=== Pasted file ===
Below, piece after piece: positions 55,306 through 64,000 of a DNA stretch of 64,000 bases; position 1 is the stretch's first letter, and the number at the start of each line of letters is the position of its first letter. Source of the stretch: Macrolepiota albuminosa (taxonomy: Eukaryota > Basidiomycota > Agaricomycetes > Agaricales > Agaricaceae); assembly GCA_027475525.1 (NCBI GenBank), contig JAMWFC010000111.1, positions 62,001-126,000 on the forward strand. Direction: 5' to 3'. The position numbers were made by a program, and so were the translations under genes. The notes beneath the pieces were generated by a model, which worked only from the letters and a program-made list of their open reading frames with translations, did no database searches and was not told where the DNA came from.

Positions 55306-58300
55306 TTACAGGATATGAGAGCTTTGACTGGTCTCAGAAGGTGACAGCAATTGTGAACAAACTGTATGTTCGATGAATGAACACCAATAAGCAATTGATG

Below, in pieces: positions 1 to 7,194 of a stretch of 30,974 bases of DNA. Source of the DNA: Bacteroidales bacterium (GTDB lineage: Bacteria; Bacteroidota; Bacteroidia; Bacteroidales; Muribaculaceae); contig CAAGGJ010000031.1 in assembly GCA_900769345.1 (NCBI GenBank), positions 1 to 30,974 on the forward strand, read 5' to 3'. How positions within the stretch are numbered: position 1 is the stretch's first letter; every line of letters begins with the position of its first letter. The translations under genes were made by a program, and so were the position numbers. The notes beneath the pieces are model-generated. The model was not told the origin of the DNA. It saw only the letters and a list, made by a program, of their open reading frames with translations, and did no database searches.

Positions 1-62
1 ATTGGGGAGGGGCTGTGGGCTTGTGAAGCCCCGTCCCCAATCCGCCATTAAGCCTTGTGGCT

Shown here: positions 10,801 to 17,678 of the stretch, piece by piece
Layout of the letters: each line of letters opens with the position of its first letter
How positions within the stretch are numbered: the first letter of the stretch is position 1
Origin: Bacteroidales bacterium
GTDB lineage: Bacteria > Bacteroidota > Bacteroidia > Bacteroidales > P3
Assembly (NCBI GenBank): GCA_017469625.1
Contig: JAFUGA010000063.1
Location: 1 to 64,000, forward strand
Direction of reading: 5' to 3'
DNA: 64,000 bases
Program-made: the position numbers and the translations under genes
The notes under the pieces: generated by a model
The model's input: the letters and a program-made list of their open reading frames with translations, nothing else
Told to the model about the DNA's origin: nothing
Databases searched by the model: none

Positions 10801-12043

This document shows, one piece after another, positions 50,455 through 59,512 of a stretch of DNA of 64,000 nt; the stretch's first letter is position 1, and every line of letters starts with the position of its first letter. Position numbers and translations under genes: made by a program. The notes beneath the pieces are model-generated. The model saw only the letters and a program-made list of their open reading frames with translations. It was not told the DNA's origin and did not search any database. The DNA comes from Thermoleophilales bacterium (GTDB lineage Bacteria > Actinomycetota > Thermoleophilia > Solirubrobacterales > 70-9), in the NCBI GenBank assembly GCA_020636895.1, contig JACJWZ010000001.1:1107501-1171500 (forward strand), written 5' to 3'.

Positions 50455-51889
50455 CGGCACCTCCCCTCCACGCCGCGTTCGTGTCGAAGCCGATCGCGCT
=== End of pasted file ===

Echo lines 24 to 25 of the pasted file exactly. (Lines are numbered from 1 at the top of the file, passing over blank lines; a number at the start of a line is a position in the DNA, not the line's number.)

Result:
Positions 50455-51889
50455 CGGCACCTCCCCTCCACGCCGCGTTCGTGTCGAAGCCGATCGCGCT